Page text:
Survey respondents agree that Tennessee's economy is strong. And they think Republican Gov. Bill Lee, who took office in January, is doing a good job so far.
"Time and time again, this poll has shown how pragmatic Tennesseans are," said Geer, Ginny and Conner Searcy, dean of the College of Arts and Science. "When they see a problem, they want to come together to fix it. What we find is that there is a lot of low-hanging fruit for policymakers, even on some very challenging topics."
Eighty-four percent of Tennesseans said they think the state's economy is in good shape, a third of voters are still worried about making ends meet and a quarter say they struggle to pay for health care.
The problems with health care is even more pronounced in rural communities, according to poll findings.
"When you ask people to evaluate something as complicated as the economy, you don't actually know if they're including themselves in the equation," said poll co-director Clinton, Vanderbilt's Abby and Jon Winkelreid, professor of Political Science. "What this shows us is that even though most people feel like the state's doing well, it doesn't mean there aren't still serious issues facing Tennesseans across the state — especially in rural areas."
Other findings include:
— 62% of those surveyed approve of Lee's job performance, while 19 percent disapprove.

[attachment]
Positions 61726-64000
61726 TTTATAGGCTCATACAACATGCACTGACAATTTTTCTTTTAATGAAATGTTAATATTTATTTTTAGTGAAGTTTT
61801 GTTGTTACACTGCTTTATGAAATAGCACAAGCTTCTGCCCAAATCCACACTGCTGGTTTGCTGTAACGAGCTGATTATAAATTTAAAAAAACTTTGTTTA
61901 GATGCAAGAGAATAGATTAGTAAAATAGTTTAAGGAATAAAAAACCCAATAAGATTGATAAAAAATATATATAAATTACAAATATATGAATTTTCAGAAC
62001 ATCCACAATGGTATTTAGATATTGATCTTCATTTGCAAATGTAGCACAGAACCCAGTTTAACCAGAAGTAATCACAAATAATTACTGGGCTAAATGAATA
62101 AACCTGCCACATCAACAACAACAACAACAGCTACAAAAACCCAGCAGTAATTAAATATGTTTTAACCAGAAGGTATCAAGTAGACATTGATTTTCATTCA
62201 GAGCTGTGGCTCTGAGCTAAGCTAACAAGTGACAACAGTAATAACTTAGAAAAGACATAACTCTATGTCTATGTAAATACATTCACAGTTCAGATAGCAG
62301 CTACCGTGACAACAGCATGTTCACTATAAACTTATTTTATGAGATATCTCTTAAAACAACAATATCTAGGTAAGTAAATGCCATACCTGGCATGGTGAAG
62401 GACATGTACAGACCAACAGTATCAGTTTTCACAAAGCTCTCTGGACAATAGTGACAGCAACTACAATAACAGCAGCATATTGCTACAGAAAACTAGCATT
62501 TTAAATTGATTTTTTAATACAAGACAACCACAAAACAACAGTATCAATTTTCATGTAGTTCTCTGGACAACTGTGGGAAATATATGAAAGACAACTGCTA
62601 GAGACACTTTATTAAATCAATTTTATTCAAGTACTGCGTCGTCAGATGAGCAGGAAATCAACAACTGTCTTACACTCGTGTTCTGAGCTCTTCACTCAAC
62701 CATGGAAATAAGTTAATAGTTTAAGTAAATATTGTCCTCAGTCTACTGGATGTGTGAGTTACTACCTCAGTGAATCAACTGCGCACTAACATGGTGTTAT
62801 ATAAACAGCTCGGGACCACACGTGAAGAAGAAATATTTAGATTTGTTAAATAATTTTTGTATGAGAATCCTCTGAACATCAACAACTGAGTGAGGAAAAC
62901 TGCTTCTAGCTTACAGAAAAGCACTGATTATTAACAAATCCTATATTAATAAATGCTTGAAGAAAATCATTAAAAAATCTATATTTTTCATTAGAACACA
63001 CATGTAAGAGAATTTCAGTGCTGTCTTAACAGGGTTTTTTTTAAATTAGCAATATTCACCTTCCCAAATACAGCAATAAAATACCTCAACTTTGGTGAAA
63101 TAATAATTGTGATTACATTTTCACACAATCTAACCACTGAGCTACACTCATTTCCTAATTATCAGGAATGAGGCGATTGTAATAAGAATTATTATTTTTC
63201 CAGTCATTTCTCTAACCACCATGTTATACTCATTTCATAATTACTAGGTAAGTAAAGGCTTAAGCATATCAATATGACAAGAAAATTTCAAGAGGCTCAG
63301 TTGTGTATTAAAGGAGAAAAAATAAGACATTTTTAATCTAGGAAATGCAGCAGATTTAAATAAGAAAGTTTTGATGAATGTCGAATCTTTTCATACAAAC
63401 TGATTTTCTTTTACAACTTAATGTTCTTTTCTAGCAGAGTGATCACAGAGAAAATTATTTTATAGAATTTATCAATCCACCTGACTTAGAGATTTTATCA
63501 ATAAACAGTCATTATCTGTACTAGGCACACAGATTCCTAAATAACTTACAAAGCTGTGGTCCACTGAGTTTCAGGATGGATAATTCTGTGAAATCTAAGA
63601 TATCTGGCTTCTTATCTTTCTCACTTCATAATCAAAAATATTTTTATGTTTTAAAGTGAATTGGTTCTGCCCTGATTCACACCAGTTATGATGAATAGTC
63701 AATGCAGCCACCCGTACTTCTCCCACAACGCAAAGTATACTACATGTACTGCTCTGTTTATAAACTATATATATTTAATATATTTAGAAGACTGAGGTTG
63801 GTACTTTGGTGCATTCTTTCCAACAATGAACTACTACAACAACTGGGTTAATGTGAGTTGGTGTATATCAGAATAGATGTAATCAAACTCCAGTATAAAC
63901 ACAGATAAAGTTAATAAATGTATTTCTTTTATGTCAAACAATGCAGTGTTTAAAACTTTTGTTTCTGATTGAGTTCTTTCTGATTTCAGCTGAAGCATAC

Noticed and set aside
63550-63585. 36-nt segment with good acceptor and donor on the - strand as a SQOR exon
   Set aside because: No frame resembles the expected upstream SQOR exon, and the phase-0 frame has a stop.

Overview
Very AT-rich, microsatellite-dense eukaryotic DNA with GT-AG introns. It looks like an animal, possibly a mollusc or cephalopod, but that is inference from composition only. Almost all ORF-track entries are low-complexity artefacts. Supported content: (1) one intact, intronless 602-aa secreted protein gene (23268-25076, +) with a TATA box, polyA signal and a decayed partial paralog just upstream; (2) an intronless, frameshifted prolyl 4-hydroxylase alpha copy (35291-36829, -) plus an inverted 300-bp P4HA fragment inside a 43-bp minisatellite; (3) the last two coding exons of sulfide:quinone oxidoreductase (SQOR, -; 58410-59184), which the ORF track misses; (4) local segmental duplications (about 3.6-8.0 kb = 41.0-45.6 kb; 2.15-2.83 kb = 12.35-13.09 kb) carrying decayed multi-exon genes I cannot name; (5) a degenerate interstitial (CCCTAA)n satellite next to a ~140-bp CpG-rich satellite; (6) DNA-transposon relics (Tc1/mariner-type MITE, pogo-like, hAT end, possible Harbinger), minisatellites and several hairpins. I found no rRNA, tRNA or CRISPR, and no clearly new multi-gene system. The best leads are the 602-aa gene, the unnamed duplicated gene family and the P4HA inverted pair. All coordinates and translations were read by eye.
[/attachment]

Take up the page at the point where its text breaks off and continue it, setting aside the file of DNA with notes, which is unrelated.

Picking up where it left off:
— On the controversy over a bust of Confederate cavalry general, slave trader and Ku Klux Klan founder Nathan Bedford Forrest, whose bust is now prominently displayed in the Tennessee Capitol, just 20% said the bust should remain where it is. Another 47% said the bust should be removed and placed in a museum, while 29% said Forrest's bust should be removed and not displayed. Four percent said they didn't know and 1 percent refused to say.
— As to whether Tennessee laws should be changed to make it easier or harder to buy a gun or if gun laws should remain as they are now, only 6% of respondents said it should be easier, 45% said harder and 47% said they should remain the same.
— Forty-six percent of those surveyed said they approve of the job that U.S. Sen. Lamar Alexander, a former governor who is stepping down next year at the end of his third six-year term, is doing. Thirty-four percent disapproved.
— Voters were almost evenly divided on what kind of job they think U.S. Sen. Marsha Blackburn, a Republican, is doing. Forty-four percent said they approved of Blackburn, but 40% said they disapproved. Another 4% said it was too early to tell, while 11% said they didn't know.
— The survey also looked at voters' name recognition of three announced candidates in Republican and Democratic U.S. Senate primaries next August to become their party nominees to succeed the retiring Alexander.
Forty-one percent of those surveyed said they had heard of Republican and former U.S. ambassador to Japan Bill Hagerty, also a onetime state commissioner of economic development.
Only 6% said they had heard of his main GOP primary rival, Nashville trauma surgeon Manny Sethi.
Only 9% said they had heard of Democrat James Mackler, a Nashville attorney and Iraq War veteran.
Contact Andy Sher at email@example.com or 615-255-0550. Follow him on Twitter @AndySher.